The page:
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Water Shrew

(Neomys fodiens)

Size: 6-10cm – 5-8cm tail Weight: 8-23g Lifespan: max. 3 years


Identification: With no visible ears and very small eyes they have a long thick whiskered snout. The dorsal fur is silvery grey brown to black. The belly is usually very pale in colour but all-black individuals occur. A fringe of stiff hairs runs the length of the underside of the tail. The major confusion species is common shrew with white ear tufts. General: A native but scarce species normally found in wetland habitats but can be found some distance from water on occasion. They are well adapted to a mostly aquatic lifestyle. Breeding is in the late spring/summer. Young are weaned after 28 days and are independent after a further two weeks. They are usually solitary and aggressively defend their territory, feeding mostly on land and aquatic insects, but will take small fish and frogs, etc., which they paralyse with their venomous saliva. They are mainly nocturnal but due to their high metabolism they need to feed frequently so will forage during the day. They have underground burrows to rest in when not feeding. Water Riverbank burrow shrews have few predators and a relatively long-life expectancy. Distribution - UK: There are approx. 2 million distributed widely throughout the UK in all parts except for the north west of Scotland and some Scottish islands. The population is declining.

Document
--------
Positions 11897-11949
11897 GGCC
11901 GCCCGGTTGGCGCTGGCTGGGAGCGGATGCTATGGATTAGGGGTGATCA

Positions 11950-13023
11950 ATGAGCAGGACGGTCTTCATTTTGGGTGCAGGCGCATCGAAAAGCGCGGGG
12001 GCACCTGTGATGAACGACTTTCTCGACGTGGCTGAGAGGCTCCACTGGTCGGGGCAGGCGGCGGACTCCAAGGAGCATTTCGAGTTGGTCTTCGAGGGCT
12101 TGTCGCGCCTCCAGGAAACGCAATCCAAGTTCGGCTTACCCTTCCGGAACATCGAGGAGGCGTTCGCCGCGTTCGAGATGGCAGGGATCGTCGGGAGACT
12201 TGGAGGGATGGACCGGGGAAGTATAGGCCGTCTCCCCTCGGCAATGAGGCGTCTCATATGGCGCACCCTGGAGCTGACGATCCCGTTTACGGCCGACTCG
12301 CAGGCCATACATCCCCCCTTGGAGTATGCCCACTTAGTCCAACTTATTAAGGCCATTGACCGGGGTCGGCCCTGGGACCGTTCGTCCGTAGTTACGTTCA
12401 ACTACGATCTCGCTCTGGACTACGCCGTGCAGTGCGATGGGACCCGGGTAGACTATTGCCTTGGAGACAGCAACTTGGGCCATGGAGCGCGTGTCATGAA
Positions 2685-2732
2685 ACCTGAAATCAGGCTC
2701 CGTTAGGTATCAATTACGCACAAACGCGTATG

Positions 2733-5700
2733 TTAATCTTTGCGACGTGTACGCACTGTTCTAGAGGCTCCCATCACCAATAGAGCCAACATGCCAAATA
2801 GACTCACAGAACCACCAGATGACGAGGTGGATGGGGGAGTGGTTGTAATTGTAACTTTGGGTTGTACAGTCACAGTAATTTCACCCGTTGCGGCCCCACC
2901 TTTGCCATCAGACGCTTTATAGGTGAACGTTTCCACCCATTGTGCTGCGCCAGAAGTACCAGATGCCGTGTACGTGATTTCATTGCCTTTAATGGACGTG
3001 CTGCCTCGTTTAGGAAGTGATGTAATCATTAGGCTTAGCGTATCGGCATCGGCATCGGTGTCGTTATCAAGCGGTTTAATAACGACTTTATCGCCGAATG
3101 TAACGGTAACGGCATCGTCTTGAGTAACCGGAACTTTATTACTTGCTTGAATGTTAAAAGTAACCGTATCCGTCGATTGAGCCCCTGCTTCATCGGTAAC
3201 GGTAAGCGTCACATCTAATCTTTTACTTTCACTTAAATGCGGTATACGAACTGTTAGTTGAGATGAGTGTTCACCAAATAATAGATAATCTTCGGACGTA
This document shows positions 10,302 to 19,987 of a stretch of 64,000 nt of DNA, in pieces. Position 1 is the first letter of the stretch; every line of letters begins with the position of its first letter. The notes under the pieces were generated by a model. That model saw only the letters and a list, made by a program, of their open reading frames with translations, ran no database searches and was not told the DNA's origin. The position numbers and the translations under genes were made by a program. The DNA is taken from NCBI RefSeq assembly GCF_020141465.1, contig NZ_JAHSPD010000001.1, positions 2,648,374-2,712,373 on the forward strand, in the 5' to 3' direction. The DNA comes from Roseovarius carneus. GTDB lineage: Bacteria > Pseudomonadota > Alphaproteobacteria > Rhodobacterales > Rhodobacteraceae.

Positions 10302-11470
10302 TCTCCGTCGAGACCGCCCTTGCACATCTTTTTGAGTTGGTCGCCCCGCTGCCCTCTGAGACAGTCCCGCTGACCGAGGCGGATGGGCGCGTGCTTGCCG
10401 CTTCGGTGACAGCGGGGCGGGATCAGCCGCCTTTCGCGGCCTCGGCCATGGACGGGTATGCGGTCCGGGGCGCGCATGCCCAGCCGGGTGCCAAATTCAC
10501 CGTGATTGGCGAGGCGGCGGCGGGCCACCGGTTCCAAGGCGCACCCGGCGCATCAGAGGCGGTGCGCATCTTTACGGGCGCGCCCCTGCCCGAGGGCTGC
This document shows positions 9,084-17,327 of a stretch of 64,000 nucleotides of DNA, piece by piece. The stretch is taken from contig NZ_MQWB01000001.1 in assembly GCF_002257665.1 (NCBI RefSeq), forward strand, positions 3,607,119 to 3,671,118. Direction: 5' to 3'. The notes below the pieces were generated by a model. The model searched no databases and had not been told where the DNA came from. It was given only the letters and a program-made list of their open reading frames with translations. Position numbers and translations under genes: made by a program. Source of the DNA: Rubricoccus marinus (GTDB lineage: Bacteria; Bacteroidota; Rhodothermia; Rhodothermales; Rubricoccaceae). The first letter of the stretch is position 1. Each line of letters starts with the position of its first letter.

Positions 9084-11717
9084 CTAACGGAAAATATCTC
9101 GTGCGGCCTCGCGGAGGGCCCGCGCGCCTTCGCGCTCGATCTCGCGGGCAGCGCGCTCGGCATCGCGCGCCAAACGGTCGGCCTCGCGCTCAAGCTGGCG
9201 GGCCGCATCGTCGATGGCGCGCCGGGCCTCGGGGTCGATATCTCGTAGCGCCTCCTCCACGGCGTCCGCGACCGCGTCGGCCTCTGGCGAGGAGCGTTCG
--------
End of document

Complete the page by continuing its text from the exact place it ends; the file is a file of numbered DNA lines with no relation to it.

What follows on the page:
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Cambridgeshire Mammal Atlas  
Cambridgeshire Mammal Atlas